The people lived at Washpashuka a long time. The katsina, used to come and dance for them. After a time, some of the men began to mock the katsina again. They found out who these mockers were; the War chief found out their names. He remembered how the katsina had come and beaten and killed the people when they had mocked them before, so he thought that the best way to punish these people was to dramatize this battle of the katsina. 60 So Country Chief called a council of all the people who knew about the katsina, Antelope Man, and the chaianyi. At this meeting Country Chief told them they were to do this even if it meant the lives of some of their relatives or
friends. It took a long time to get the consent of all, as they knew some of the mockers. Even if a man had a son who was a mocker, he had to assist. So they called council after council and picked out the men who were to represent two Gomaiowish messengers, and the man who was to represent Tsitsanits, the leader of the katsina. They decided also to have every member of the Antelope clan, even women and children, to guard against the katsina coming at the people, and they were all furnished with long staffs.
This is what they were to do. Everyone knew the katsina were to regard them [i. e., members of the Antelope clan] as their fathers. So if they held out their staff horizontally in front of a katsina, he should not run over them and not run against the staff. (The katsina must respect this staff. If a katsina touches a staff and another katsina sees him, the second katsina will jump at the first and beat him.) Antelope Man also made an i'chini' 61 (a wall made of skins of buffalo). This was to represent the pueblo. It was understood that the katsina were to whip this ichini and thus symbolically to whip the people. They were not actually to strike the people themselves at all. The ichini was to be set up outside the pueblo where the katsina were to come. (It was set up as a "wall" or "fort" to protect the pueblo.) The katsina were to approach it and strike it with their clubs and weapons.--They took care that those who had mocked the katsina should know nothing of these plans as these mockers were to be killed.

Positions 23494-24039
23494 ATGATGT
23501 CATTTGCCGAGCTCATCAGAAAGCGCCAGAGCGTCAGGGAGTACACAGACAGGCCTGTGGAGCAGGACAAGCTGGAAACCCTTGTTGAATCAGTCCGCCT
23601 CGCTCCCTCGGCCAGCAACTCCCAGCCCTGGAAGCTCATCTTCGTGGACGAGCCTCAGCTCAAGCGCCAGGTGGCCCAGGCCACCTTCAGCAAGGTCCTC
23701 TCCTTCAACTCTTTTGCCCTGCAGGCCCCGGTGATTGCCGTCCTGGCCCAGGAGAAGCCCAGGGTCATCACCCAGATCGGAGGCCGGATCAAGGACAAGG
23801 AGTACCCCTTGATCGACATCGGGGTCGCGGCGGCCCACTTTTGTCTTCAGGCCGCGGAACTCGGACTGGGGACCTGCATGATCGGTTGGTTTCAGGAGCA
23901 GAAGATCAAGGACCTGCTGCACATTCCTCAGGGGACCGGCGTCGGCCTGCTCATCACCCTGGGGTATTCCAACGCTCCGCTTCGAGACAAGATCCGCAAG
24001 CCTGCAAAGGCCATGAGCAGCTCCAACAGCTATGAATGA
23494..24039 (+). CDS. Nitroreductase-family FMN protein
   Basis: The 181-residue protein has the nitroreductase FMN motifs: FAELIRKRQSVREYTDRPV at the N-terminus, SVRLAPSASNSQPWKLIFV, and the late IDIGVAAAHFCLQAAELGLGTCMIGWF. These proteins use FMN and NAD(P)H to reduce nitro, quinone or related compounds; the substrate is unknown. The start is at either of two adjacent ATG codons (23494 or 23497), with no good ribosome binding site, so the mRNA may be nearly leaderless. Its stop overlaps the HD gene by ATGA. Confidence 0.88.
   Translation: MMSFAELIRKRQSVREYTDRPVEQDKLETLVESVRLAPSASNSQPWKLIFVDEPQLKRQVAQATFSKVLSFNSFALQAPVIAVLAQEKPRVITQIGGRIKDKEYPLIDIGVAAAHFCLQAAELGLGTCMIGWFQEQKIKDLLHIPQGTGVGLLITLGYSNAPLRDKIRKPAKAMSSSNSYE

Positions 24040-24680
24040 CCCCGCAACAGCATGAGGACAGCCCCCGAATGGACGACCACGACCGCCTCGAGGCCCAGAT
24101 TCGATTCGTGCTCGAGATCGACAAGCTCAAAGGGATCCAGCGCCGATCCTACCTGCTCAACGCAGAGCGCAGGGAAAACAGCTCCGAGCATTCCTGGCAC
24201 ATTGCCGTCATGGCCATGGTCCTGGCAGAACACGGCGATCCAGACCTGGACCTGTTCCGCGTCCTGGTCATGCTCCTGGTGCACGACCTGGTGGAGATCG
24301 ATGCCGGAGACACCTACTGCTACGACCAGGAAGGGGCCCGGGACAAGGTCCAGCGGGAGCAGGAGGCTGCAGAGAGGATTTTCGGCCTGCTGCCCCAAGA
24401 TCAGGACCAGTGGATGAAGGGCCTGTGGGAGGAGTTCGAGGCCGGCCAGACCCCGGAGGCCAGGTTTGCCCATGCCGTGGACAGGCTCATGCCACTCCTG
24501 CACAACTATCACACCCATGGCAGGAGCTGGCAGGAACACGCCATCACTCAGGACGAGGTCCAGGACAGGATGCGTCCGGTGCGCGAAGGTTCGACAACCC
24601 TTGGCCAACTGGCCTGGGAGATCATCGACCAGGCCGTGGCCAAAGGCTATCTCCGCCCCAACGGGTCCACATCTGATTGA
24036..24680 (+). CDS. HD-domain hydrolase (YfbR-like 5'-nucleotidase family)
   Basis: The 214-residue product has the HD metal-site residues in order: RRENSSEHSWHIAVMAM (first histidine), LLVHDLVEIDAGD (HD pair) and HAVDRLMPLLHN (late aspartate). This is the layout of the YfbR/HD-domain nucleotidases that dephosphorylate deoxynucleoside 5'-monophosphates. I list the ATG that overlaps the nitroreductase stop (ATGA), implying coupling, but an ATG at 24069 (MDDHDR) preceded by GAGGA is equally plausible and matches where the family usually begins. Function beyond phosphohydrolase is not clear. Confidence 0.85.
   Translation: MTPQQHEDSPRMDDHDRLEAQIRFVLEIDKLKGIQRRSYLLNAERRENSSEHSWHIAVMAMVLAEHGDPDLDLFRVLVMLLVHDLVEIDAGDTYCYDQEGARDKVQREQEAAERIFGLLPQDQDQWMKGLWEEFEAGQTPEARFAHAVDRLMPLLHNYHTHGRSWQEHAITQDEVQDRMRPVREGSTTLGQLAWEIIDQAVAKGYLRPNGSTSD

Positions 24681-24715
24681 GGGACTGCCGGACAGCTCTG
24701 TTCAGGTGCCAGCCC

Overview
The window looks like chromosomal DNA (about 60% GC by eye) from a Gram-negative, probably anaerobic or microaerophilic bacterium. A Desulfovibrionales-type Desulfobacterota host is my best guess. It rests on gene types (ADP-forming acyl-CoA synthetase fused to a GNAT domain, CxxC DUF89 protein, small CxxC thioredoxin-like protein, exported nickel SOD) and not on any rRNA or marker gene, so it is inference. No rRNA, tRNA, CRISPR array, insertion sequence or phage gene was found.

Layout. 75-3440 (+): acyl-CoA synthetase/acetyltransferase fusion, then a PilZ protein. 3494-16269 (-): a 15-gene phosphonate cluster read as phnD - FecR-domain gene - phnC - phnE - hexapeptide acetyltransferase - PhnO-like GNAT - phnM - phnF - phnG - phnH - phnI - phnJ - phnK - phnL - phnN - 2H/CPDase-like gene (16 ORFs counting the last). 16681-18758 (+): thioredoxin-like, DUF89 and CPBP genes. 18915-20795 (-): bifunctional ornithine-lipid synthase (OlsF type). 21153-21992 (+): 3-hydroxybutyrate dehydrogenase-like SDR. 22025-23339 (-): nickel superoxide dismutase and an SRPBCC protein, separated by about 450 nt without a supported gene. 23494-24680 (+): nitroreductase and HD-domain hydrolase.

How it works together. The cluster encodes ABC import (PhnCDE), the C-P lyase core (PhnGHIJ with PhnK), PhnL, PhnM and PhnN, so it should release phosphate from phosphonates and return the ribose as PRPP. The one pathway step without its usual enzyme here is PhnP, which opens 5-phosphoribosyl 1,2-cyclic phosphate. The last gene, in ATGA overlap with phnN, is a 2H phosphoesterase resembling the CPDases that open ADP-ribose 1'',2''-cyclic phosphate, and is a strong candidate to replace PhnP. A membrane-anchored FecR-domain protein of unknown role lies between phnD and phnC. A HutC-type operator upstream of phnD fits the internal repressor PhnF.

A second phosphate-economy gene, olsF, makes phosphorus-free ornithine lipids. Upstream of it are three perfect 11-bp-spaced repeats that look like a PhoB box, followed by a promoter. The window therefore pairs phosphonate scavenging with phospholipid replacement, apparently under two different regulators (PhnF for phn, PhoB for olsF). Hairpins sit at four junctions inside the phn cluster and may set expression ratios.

The Corn clan was also asked to call all its members to help at this time. They were to carry the ichini, to set it up, and hold it. The ones who were to impersonate the katsina killed deer 62 and took some of the blood into the kiva and distributed it among the members who were to act as katsina. They filled with blood the intestine of a deer which they were to wear around the neck. (All this was planned in kiva.) The twins Masewi and Oyoyewi were asked to take part. They were to stand on each side of the ichini and when the katsina attempted to strike them, one of the Twins would knock down the katsina and cut the blood-filled intestine on his throat. Antelope Man was to be told, just before the katsina came in, to ask these guilty ones to come with him to the plaza to pray. The katsina were to come. The men [i. e., the mockers], of course, did not know what was to happen. When Antelope Man took them out, the katsina were to spring out and jump on them and catch the guilty ones. They were to chase them around the plaza, catch them, and kill them with clubs. (Originally the real katsina would catch a man and pull him apart; nowadays the impersonators seize him and club him to death.) Then the twins were to come into the plaza and knock down katsina right and left, cutting their "throats."